The Historical Books.
1. In the Pentateuch we have the establishment of the Theocracy, with the preparatory and accompanying history pertaining to it. The province of the historical books is to unfold its practiced working, and to show how, under the divine superintendence and guidance, it accomplished the end for which it was given. They contain, therefore, primarily, a history of God's dealings with the covenant people under the economy which he had imposed upon them. They look at the course of human events on the
E. P. Barrows—Companion to the Bible

Influences that Gave Rise to the Priestly Laws and Histories
[Sidenote: Influences in the exile that produced written ceremonial laws] The Babylonian exile gave a great opportunity and incentive to the further development of written law. While the temple stood, the ceremonial rites and customs received constant illustration, and were transmitted directly from father to son in the priestly families. Hence, there was little need of writing them down. But when most of the priests were carried captive to Babylonia, as in 597 B.C., and ten years later the temple
Charles Foster Kent—The Origin & Permanent Value of the Old Testament

Ezra-Nehemiah
Some of the most complicated problems in Hebrew history as well as in the literary criticism of the Old Testament gather about the books of Ezra and Nehemiah. Apart from these books, all that we know of the origin and early history of Judaism is inferential. They are our only historical sources for that period; and if in them we have, as we seem to have, authentic memoirs, fragmentary though they be, written by the two men who, more than any other, gave permanent shape and direction to Judaism, then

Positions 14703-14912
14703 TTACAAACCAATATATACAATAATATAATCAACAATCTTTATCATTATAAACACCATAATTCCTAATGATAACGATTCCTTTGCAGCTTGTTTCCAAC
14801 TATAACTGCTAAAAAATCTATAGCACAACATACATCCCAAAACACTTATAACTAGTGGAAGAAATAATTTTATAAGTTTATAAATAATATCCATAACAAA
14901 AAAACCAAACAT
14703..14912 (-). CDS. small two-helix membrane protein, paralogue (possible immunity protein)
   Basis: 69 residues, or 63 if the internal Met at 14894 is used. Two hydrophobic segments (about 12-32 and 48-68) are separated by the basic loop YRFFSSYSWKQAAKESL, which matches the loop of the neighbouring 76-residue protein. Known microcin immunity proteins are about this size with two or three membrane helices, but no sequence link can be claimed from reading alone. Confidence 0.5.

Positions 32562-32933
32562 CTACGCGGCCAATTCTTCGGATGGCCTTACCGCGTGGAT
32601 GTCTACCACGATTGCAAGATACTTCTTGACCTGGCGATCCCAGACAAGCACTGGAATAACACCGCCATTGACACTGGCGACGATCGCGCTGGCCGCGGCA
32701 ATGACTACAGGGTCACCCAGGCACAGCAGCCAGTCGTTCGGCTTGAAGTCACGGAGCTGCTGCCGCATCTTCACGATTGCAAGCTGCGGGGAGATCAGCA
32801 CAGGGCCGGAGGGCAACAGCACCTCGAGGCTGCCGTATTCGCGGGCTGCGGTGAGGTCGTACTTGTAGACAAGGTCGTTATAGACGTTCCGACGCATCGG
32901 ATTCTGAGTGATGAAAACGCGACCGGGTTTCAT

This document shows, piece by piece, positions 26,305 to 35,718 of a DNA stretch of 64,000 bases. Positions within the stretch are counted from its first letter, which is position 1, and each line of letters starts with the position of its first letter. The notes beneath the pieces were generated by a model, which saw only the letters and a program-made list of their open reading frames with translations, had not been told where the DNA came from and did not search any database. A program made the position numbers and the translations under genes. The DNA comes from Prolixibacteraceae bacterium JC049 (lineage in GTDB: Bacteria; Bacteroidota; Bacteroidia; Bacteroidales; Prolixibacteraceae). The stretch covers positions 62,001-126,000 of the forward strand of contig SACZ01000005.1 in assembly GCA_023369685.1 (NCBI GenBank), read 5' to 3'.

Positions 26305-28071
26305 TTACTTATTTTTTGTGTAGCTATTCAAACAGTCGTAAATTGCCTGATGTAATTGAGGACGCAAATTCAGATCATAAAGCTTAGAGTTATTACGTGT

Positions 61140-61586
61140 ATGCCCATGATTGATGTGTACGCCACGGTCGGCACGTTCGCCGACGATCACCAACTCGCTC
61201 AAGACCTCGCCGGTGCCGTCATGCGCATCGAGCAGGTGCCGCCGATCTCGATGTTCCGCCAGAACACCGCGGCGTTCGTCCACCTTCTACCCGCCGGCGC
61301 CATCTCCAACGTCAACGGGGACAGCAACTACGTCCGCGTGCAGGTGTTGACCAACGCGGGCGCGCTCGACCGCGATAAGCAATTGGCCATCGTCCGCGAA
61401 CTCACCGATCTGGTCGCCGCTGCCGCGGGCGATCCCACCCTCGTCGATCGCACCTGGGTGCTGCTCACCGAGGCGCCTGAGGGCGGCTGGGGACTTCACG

John Edgar McFadyen—Introduction to the Old Testament

Cross References
Matthew 23:2
Saying, The scribes and the Pharisees sit in Moses' seat:

Ezra 5:5
But the eye of their God was upon the elders of the Jews, that they could not cause them to cease, till the matter came to Darius: and then they returned answer by letter concerning this matter.

Ezra 7:5
The son of Abishua, the son of Phinehas, the son of Eleazar, the son of Aaron the chief priest:

Ezra 7:9
For upon the first day of the first month began he to go up from Babylon, and on the first day of the fifth month came he to Jerusalem, according to the good hand of his God upon him.

Ezra 7:11
Now this is the copy of the letter that the king Artaxerxes gave unto Ezra the priest, the scribe, even a scribe of the words of the commandments of the LORD, and of his statutes to Israel.

Ezra 7:12
Artaxerxes, king of kings, unto Ezra the priest, a scribe of the law of the God of heaven, perfect peace, and at such a time.

Ezra 7:21
And I, even I Artaxerxes the king, do make a decree to all the treasurers which are beyond the river, that whatsoever Ezra the priest, the scribe of the law of the God of heaven, shall require of you, it be done speedily,